What has transpired in Boston is a tragedy of epic proportions. My immediate sympathies and condolences go out to all those affected by this unspeakable act of evil.
Many nearby hotels were severely impacted by the Boston Marathon bombing. In the wake of this disaster, it is vital that you contemplate whether such a calamitous event could occur in your area. It need not be a machination of man, either. Think back to the losses caused by Hurricane Katrina or the tsunami that hit Japan in 2011 — both regions are still reeling from the damages.
This tragedy serves as a permanent reminder of the crucial nature of forming, memorizing and training your staff on a crisis communications plan. It is a fundamental responsibility of every hotel and resort operator to ensure the safety of his or her guests during such a tumultuous event.
In this era of social media and otherwise rapid communication, you not only need a clearly defined plan, but you must have it on hand at all times so you can act quickly, and it must be reviewed every year to ensure it’s up-to-date. This is a project that should be assigned as a top priority to your director of marketing in conjunction with your risk management team.
Crisis communications checklist
At a minimum, your crisis communications plan should include the following precautionary items:
- A complete contact list for all senior staff, including home telephone and cell numbers as well as personal (not property) email accounts
- A contact list for senior advertising and public relations staff
- Permission lists for your website, blog, Facebook account, Twitter account and any other company social media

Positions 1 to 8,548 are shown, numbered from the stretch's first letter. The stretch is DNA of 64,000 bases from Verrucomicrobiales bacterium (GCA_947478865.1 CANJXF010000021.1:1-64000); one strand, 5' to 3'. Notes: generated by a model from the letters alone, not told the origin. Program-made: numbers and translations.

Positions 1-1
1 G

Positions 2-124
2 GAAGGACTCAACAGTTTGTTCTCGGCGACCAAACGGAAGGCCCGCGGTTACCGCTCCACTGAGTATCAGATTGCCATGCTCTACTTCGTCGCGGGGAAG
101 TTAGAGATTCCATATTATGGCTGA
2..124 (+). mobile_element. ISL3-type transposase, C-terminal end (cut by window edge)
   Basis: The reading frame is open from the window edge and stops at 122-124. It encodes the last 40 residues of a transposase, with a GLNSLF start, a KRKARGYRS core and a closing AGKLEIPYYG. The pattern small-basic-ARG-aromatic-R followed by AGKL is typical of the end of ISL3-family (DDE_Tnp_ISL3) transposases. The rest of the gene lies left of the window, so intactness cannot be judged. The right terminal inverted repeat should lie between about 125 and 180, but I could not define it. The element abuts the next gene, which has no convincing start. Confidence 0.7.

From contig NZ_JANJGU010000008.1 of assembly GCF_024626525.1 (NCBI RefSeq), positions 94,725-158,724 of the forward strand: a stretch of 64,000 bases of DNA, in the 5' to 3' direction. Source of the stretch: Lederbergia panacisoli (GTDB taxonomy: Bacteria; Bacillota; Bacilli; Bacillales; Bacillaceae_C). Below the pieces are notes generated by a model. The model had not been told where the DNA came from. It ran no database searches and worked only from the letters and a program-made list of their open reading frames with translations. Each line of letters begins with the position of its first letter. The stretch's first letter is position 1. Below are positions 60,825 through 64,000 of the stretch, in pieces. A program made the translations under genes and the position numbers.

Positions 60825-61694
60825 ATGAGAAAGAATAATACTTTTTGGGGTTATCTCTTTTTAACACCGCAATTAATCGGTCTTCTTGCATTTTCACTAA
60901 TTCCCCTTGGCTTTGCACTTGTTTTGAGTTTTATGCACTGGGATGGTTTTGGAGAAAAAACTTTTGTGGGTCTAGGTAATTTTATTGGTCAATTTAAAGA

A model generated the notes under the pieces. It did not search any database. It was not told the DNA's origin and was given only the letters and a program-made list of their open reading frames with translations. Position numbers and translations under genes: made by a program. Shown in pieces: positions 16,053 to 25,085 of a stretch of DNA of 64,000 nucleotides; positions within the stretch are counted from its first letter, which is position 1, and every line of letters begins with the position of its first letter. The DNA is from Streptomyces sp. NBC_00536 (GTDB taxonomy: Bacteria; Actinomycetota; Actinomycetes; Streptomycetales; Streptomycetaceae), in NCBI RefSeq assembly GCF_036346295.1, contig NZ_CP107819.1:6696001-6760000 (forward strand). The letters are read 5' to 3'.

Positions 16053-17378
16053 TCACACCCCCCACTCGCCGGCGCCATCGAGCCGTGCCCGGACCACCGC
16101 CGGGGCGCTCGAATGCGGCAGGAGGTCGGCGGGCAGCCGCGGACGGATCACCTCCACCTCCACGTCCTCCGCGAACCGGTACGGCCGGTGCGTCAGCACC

- A series of protocols that identify who will be the spokesperson for your property and how communications are to be handled by staff during a crisis
- An incidence reporting structure to document issues and responses
- Training tips on dealing with the media
- Sample scripts for news releases and your social media outlets
Testing your communications plan
A separate in-depth team meeting should address possible and foreseeable crisis situations. Apart from simply reviewing the plan, role-play can form an important part of bringing the plan to life. Try splitting into teams and assigning each team hypothetical scenarios for which they have to manage. Have them follow your crisis communications plan, craft responses and note any suggestions that must be made to properly handle each specific event.
Your team will appreciate the challenges and be better equipped to supervise a difficult state of affairs should it actually happen. Ideally, you should marry this annual revision with your budget-planning activities.
It is also critical to remember that crises that affect your business are likely not to occur on property. A regional crisis — a flood or earthquake in your major feeder market, the closure of your local airport or a breakdown of utilities such as electrical power or fresh water — can be just as detrimental to your business as anything that might happen on site.
The bottom line
All of us will probably be faced with a crisis at one time or another. No matter what the ordeal, the situations are always stressful. How we as operators and senior managers deal with these situations are the true tests of our ability as hosts and hoteliers. Having a crisis communications plan reduces the risks that stem from such miscues. You owe it to yourself, your staff and your guests to be as prepared as possible.
(Article published by Larry Mogelonsky in HOTELSmag on April 19, 2013)